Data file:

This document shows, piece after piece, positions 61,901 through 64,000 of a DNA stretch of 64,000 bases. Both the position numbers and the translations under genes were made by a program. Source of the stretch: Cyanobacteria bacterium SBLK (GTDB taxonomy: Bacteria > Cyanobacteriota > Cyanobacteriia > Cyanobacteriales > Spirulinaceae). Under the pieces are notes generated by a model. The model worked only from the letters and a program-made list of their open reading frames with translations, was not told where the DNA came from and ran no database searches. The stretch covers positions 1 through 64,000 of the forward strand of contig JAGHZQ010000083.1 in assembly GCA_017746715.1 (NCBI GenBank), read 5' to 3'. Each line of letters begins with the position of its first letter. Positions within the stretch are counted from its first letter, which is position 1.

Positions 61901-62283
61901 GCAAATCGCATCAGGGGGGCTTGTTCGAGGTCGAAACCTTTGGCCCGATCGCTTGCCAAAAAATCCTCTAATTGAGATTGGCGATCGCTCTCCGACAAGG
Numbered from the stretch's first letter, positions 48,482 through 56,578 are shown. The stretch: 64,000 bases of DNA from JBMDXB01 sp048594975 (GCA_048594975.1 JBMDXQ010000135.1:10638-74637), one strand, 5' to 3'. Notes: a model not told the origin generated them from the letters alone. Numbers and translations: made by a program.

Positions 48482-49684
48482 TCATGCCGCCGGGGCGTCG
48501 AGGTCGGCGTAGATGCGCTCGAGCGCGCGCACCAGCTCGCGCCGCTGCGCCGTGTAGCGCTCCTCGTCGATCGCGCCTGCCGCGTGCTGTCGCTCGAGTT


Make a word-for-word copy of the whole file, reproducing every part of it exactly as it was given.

This document shows, piece after piece, positions 61,901 through 64,000 of a DNA stretch of 64,000 bases. Both the position numbers and the translations under genes were made by a program. Source of the stretch: Cyanobacteria bacterium SBLK (GTDB taxonomy: Bacteria > Cyanobacteriota > Cyanobacteriia > Cyanobacteriales > Spirulinaceae). Under the pieces are notes generated by a model. The model worked only from the letters and a program-made list of their open reading frames with translations, was not told where the DNA came from and ran no database searches. The stretch covers positions 1 through 64,000 of the forward strand of contig JAGHZQ010000083.1 in assembly GCA_017746715.1 (NCBI GenBank), read 5' to 3'. Each line of letters begins with the position of its first letter. Positions within the stretch are counted from its first letter, which is position 1.

Positions 61901-62283
61901 GCAAATCGCATCAGGGGGGCTTGTTCGAGGTCGAAACCTTTGGCCCGATCGCTTGCCAAAAAATCCTCTAATTGAGATTGGCGATCGCTCTCCGACAAGG
Numbered from the stretch's first letter, positions 48,482 through 56,578 are shown. The stretch: 64,000 bases of DNA from JBMDXB01 sp048594975 (GCA_048594975.1 JBMDXQ010000135.1:10638-74637), one strand, 5' to 3'. Notes: a model not told the origin generated them from the letters alone. Numbers and translations: made by a program.

Positions 48482-49684
48482 TCATGCCGCCGGGGCGTCG
48501 AGGTCGGCGTAGATGCGCTCGAGCGCGCGCACCAGCTCGCGCCGCTGCGCCGTGTAGCGCTCCTCGTCGATCGCGCCTGCCGCGTGCTGTCGCTCGAGTT